"Living in harmony with nature" is the 2050 vision of the Convention on Biological Diversity. Twenty biodiversity targets were defined for the past decade. Not a single one of them was achieved in 2020. Now an international consortium of researchers examined drafts for new targets. bioDISCOVERY is part of it.
A decade ago, 20 aims were set to inspire nations to "take effective and urgent action to the loss of biodiversity". These "Aichi Biodiversity Targets" were formulated as part of the Convention on Biological Diversity's Strategic Plan for the period 2011 to 2020. Not a single one of them was achieved.
The international community is now negotiating new targets, a so-called "Global Biodiversity Framework". This new framework puts an emphasis on broad-based actions by governments and societies to achieve the necessary transformation to "put biodiversity on a path to recovery for the benefit of planet and people".
The process of formulating new targets is undertaken by an open-ended working group and includes extensive consultations and opportunities for input from a variety of interested organisations and stakeholders, including science, societal actors and NGOs. Making use of this opportunity, bioDISCOVERY - an international research programme located at the Department of Geography - supported a meeting organized by the Earth Commission in close collaboration with the Convention on Biological Diversity and Future Earth. More than 60 scientists from 26 countries came together to make recommendations based on the latest knowledge in biodiversity and ecosystem science.
Multiple, interlinked and highly ambitious goals are urgently needed
A paper recently published in Science to which I have contributed as co-author lists three points that are critical to consider when setting goals to stabilise or reverse biodiversity loss and the degradation of ecosystems:
1. Address the various facets of biodiversity with multiple goals
Nature is complex and interwoven, and has different facets - genes, species, populations and their evolutionary history, ecosystems and the services they provide. Each of these differ in their geographic distribution, and their response to human induced changes.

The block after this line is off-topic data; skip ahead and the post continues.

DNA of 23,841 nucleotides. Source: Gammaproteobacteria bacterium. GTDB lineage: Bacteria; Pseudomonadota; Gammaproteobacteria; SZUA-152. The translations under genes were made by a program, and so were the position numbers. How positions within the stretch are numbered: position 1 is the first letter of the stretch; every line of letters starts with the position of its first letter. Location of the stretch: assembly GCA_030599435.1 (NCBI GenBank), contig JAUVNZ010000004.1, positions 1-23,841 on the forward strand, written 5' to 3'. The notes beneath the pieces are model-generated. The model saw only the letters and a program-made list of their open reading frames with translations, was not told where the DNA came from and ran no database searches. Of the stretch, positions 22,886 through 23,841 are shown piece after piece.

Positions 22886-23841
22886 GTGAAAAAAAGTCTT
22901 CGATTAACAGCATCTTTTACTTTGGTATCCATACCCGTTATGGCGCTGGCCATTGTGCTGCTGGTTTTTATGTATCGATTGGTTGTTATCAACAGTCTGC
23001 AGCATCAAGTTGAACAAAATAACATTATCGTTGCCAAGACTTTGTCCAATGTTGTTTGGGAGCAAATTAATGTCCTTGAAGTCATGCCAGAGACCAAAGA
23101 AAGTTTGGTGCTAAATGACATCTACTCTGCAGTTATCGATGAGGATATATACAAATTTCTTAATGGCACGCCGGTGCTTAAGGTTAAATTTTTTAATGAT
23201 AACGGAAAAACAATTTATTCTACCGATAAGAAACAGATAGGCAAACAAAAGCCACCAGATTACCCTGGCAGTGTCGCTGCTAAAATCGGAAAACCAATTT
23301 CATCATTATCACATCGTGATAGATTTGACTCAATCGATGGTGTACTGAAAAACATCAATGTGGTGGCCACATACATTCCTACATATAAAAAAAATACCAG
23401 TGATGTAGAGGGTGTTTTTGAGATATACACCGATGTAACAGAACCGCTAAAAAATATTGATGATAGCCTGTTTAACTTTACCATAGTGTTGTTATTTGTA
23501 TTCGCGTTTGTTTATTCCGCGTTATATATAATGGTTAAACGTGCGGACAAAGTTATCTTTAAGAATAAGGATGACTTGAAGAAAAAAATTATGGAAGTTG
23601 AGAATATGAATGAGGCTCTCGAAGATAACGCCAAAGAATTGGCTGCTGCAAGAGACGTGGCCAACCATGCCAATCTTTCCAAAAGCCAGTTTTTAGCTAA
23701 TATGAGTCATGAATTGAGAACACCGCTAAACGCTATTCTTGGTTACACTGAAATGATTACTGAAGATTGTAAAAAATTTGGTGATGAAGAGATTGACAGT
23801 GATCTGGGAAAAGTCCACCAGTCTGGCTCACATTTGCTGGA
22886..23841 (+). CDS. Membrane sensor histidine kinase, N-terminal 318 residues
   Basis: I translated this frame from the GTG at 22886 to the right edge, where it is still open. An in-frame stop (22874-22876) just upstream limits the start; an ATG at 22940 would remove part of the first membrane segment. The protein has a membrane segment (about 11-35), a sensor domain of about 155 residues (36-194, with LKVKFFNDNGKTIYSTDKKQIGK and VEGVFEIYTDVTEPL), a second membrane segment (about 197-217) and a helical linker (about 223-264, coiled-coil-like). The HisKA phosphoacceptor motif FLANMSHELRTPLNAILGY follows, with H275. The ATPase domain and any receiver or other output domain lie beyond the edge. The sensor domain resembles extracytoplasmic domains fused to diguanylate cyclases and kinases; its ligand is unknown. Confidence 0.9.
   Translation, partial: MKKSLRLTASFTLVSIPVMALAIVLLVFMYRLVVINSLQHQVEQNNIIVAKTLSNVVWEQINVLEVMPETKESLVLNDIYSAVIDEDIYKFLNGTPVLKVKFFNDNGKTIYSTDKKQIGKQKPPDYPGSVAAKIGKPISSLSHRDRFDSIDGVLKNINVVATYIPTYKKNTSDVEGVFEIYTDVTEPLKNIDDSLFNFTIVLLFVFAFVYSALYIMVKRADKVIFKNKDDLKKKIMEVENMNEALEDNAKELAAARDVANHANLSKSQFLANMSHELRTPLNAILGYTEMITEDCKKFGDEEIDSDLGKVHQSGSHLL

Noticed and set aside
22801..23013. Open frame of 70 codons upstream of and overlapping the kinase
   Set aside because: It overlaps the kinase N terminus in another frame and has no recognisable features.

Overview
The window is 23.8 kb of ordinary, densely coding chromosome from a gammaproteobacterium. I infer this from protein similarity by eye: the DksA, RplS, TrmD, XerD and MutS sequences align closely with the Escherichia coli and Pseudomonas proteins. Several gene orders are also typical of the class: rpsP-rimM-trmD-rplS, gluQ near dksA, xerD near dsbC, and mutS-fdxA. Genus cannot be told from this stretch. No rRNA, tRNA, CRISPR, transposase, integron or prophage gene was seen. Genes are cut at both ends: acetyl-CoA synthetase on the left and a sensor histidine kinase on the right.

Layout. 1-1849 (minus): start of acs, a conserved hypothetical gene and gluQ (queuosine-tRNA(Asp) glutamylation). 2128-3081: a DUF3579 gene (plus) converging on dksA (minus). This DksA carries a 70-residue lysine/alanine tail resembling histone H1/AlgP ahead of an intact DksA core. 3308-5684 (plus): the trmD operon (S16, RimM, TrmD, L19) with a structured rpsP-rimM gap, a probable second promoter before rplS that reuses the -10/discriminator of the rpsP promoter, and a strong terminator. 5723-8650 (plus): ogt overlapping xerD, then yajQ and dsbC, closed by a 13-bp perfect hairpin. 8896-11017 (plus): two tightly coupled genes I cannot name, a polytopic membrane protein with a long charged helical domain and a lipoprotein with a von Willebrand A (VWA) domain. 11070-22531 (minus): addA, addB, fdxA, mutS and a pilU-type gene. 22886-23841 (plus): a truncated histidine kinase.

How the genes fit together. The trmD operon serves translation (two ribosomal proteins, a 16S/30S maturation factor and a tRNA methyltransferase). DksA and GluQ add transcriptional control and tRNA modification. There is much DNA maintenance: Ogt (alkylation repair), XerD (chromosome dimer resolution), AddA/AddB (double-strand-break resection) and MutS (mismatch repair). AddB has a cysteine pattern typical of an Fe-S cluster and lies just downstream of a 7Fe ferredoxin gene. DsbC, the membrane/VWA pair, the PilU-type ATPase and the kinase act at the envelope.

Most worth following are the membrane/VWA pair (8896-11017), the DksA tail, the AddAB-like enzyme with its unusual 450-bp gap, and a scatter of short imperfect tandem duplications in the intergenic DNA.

2. Define goals holistically
The different facets of biodiversity are closely interwoven and interlinked, synergies and trade-offs need to be considered when designing goals. Actions can contribute to multiple goals at once, but the failure to achieve one goal might undermine others. Goals also need to be set not only for pristine ecosystems, but also for systems that are transformed and managed by humans.
3. Set ambitious goals
Aiming high, as only the highest level of ambition and integrated approaches will give a realistic chance to stop and reverse biodiversity loss. Setting the bar too low will not only be inadequate in stopping the loss of biodiversity, it will also undermine progress towards Sustainable Development Goals and Paris Agreement.
Only greatest efforts can halt the decline of biodiversity
The table illustrates the potential varying levels of ambition have for achievement - or non-achievement - of goals for the different facets of biodiversity. Only the highest ambition is able to stop and reverse biodiversity loss. But even the best goals cannot be achieved without the necessary action to tackle the drivers of change. It is not sufficient to address the direct drivers of biodiversity loss through conservation actions - we also need to address the socio-economic drivers and their underlying value systems to achieve the necessary transformation to achieve the vision of "living in harmony with nature".
Díaz, S., Zafra-Calvo, N., Purvis, A., Verburg, P.H., Obura, D., Leadley, P., Chaplin-Kramer, R., De Meester, L., Dulloo, E., Martín-López, B., Shaw, M.R., Visconti, P., Broadgate, W., Bruford, M.W., Burgess, N.D., Cavender-Bares, J., DeClerck, F., Fernández-Palacios, J.M., Garibaldi, L.A., Hill, S.L.L., Isbell, F., Khoury, C.K., Krug, C.B., Liu, J., Maron, M., McGowan, P.J.K., Pereira, H.M., Reyes-García, V., Rocha, J., Rondinini, C., Shannon, L., Shin, Y.-J., Snelgrove, P.V.R., Spehn, E.M., Strassburg, B., Subramanian, S.N., Tewksbury, J.J., Watson, J.E.M., and Zanne. A.E. (2020). Set ambitious goals for biodiversity and sustainability. Science 370:411-413